Using Token Economies to Help Manage Behavior

Health Writer

Parents of children with ADHD often use token economies. These types of behavioral modification programs can help in targeting specific behaviors, using positive reinforcements to increase wanted or appropriate behaviors. Token economy programs allow a child to "earn currency" immediately and then trade that currency for some type of reward later on.

The benefit of such a program is the ability to give a child immediate feedback on their behavior. Token economies can be implemented at home or at school, enhancing incentive programs that may already be in place.

Token economies can be relatively easy to implement and effective, but can be time-consuming and expensive. They should never, however, cause a child to be deprived of basic needs. Food, shelter, bedding and reasonable opportunities for leisure and exercise should be allowed to all children, these should not be taken away as punishment.

Selecting Target Behaviors

In order for a token economy to be most effective, parents must choose a few behaviors to target. Choosing one or two specific behaviors in the beginning can increase the chances of this type of behavioral modification program to succeed. Once your child has succeeded in changing a behavior, you can change

In addition, the wanted behaviors should be specific, concise and clear. For example, if your child is not handing in homework, your target behavior may be "turning in homework on time." Be clear on exactly what behavior will allow a child to earn a token. If he or she hands in homework a day late, will they still receive a token or does the homework need to be handed in on time? The more specific you are on your expectations, the better a token economy will work.

Choose the Type of Token

Tokens can be as easy as check marks on a chart, stickers, play money or poker chips. The idea of a token is to be able to provide immediate feedback and therefore need to be visible and attractive to the person receiving the token. For example, stickers or check marks on a chart may be motivation to a young child but may not hold any motivation for an older child or teenager.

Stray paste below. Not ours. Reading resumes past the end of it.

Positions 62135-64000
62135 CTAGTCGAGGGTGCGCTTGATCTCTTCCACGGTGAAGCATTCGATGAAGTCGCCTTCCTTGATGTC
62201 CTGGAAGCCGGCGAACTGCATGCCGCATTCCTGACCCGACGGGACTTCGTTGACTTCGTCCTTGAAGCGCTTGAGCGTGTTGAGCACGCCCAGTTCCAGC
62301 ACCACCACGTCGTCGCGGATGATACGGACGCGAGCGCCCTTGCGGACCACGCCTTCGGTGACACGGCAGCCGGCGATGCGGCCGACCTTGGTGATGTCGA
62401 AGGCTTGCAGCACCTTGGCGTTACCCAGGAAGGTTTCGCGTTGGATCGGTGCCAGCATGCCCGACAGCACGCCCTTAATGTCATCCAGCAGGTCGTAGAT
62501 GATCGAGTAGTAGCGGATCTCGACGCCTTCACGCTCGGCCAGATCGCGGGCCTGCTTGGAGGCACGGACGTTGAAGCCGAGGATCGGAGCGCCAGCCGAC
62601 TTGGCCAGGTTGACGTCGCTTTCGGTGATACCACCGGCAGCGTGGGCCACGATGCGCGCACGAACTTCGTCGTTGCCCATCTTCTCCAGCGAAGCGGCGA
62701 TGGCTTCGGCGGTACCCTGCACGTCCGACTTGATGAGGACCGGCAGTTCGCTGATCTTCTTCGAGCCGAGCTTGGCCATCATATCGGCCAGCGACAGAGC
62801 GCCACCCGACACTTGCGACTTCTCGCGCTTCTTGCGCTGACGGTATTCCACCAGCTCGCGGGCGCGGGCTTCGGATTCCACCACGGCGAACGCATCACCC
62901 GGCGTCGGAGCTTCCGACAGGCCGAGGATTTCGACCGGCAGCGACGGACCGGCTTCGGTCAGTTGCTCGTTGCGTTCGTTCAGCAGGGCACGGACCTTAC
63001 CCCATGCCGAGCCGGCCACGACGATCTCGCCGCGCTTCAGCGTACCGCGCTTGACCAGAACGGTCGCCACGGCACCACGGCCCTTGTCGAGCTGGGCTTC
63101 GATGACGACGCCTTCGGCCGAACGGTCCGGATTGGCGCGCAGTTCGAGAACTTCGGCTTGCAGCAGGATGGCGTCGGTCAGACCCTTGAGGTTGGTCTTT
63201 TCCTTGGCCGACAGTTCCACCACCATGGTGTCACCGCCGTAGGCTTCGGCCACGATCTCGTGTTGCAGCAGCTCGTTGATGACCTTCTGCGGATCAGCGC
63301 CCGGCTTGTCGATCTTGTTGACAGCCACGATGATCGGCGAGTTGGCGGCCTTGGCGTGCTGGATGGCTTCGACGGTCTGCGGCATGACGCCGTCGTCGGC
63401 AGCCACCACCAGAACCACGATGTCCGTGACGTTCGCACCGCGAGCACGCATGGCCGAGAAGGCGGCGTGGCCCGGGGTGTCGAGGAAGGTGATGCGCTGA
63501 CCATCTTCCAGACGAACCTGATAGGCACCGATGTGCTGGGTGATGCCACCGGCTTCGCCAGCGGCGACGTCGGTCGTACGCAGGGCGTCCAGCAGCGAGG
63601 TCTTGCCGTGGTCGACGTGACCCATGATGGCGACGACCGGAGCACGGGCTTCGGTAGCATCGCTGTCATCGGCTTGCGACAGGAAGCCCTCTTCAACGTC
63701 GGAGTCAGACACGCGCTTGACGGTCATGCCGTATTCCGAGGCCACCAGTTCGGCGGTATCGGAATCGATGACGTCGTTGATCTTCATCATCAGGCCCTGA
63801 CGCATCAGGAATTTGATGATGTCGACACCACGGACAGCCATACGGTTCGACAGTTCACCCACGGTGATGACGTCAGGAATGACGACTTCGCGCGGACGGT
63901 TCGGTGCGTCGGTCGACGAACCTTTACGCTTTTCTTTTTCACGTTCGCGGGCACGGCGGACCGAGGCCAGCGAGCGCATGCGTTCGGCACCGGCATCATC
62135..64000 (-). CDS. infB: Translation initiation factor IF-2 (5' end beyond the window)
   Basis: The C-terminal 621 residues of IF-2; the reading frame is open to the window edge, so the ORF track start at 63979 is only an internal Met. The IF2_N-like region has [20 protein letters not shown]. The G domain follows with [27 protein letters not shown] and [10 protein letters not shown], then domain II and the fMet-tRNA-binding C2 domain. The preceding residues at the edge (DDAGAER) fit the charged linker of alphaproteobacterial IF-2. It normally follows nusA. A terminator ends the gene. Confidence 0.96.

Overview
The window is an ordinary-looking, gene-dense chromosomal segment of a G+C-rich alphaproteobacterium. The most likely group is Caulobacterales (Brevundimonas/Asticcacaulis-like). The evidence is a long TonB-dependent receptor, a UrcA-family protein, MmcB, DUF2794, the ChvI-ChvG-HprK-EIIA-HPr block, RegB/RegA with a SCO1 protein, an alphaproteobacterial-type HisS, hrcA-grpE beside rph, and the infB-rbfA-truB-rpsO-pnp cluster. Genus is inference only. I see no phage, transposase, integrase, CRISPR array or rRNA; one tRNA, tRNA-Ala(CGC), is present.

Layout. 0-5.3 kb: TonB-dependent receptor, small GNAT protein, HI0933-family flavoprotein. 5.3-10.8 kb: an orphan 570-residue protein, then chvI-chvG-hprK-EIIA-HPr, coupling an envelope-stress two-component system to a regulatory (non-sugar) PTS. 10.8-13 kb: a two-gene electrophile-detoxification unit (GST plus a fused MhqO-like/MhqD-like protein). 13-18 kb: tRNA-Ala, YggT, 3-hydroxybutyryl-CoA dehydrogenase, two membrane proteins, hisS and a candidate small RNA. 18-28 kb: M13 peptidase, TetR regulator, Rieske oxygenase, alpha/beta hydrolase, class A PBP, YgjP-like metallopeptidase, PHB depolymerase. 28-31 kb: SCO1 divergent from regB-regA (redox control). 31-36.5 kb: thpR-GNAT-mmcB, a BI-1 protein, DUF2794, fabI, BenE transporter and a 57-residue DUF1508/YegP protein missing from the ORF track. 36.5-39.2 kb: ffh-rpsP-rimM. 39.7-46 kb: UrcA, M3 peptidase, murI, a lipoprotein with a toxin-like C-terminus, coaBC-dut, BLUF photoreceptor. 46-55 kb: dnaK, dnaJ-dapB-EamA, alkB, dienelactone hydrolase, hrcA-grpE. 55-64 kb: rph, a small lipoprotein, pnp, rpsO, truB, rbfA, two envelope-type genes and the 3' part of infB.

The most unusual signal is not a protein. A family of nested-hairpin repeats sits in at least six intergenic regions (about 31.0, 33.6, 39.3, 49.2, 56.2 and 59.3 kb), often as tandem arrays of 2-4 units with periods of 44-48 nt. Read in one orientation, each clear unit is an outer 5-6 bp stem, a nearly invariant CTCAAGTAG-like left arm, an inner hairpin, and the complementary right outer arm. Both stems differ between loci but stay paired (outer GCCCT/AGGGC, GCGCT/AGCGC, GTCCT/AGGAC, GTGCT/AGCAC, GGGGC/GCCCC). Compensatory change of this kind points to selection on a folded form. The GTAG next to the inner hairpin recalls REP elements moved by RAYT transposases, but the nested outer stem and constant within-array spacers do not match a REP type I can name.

Tokens should not have a value of their own. The theory behind a token economy is to collect the tokens and exchanged later for something the child values.

Choose the Types of Prizes or Rewards

Rewards should be targeted to the child. They should provide motivation to change behaviors.

Rewards, however, do not necessarily need to be expensive. Some examples of rewards are:

  • Having a friend sleep over
  • Renting a movie
  • Staying up late on the weekend
  • Going out for ice cream
  • A special toy or an item the child wants

Determine How and When the Exchange Happens

In order for the token economy to work effectively, there must be a set way for the child to exchange their token for the reward. This can be done on a daily, weekly or monthly basis. Again, this should be catered to the individual child. For some children, waiting a month may be too long and will not provide any incentive, for older children, however, a month may work if they are trying to earn something they want.

Parent must also determine how many tokens a child must earn in order to exchange the tokens for the reward.

Implementing the Program

Parents need to be consistent when working with a token economy. Specific goals should be set up before the token economy is implemented and all family members should be aware of the exactly what behaviors will be rewarded with a token.

As children learn the correct behaviors, tokens should be decreased, allowing the child to incorporate the correct behavior in his or her daily life. For example, if tokens are given for handing in homework, for the first week or two, a token should be given each day homework is handed in. Once the child is completing this task on a daily basis, tokens can be decreased, maybe giving a token for handing in homework two days in a row, then three, then once a week. Eventually, rewards for this specific behavior can be eliminated. Parents can then choose a new behavior to begin working on.